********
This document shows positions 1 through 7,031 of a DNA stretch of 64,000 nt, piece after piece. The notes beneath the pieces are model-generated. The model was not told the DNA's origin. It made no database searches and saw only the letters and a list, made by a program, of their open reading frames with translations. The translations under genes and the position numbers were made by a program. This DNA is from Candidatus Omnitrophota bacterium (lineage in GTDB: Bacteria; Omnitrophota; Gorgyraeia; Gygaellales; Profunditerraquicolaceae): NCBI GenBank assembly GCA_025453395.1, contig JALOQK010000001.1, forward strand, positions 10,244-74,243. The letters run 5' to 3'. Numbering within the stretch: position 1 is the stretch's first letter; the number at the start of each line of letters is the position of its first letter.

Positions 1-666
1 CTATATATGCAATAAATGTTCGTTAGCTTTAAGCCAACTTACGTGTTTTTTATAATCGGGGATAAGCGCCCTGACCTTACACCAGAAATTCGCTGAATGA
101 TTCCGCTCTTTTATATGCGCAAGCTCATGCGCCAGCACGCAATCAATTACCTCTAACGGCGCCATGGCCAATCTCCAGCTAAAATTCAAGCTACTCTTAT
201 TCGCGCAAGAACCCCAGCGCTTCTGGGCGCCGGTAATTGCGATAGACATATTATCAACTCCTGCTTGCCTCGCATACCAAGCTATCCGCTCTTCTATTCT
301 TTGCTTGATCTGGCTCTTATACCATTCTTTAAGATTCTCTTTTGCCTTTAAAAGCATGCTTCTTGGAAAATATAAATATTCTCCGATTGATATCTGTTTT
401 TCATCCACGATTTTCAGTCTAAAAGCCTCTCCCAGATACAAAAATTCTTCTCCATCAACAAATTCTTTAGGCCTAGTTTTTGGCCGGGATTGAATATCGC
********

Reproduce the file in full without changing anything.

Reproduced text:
This document shows positions 1 through 7,031 of a DNA stretch of 64,000 nt, piece after piece. The notes beneath the pieces are model-generated. The model was not told the DNA's origin. It made no database searches and saw only the letters and a list, made by a program, of their open reading frames with translations. The translations under genes and the position numbers were made by a program. This DNA is from Candidatus Omnitrophota bacterium (lineage in GTDB: Bacteria; Omnitrophota; Gorgyraeia; Gygaellales; Profunditerraquicolaceae): NCBI GenBank assembly GCA_025453395.1, contig JALOQK010000001.1, forward strand, positions 10,244-74,243. The letters run 5' to 3'. Numbering within the stretch: position 1 is the stretch's first letter; the number at the start of each line of letters is the position of its first letter.

Positions 1-666
1 CTATATATGCAATAAATGTTCGTTAGCTTTAAGCCAACTTACGTGTTTTTTATAATCGGGGATAAGCGCCCTGACCTTACACCAGAAATTCGCTGAATGA
101 TTCCGCTCTTTTATATGCGCAAGCTCATGCGCCAGCACGCAATCAATTACCTCTAACGGCGCCATGGCCAATCTCCAGCTAAAATTCAAGCTACTCTTAT
201 TCGCGCAAGAACCCCAGCGCTTCTGGGCGCCGGTAATTGCGATAGACATATTATCAACTCCTGCTTGCCTCGCATACCAAGCTATCCGCTCTTCTATTCT
301 TTGCTTGATCTGGCTCTTATACCATTCTTTAAGATTCTCTTTTGCCTTTAAAAGCATGCTTCTTGGAAAATATAAATATTCTCCGATTGATATCTGTTTT
401 TCATCCACGATTTTCAGTCTAAAAGCCTCTCCCAGATACAAAAATTCTTCTCCATCAACAAATTCTTTAGGCCTAGTTTTTGGCCGGGATTGAATATCGC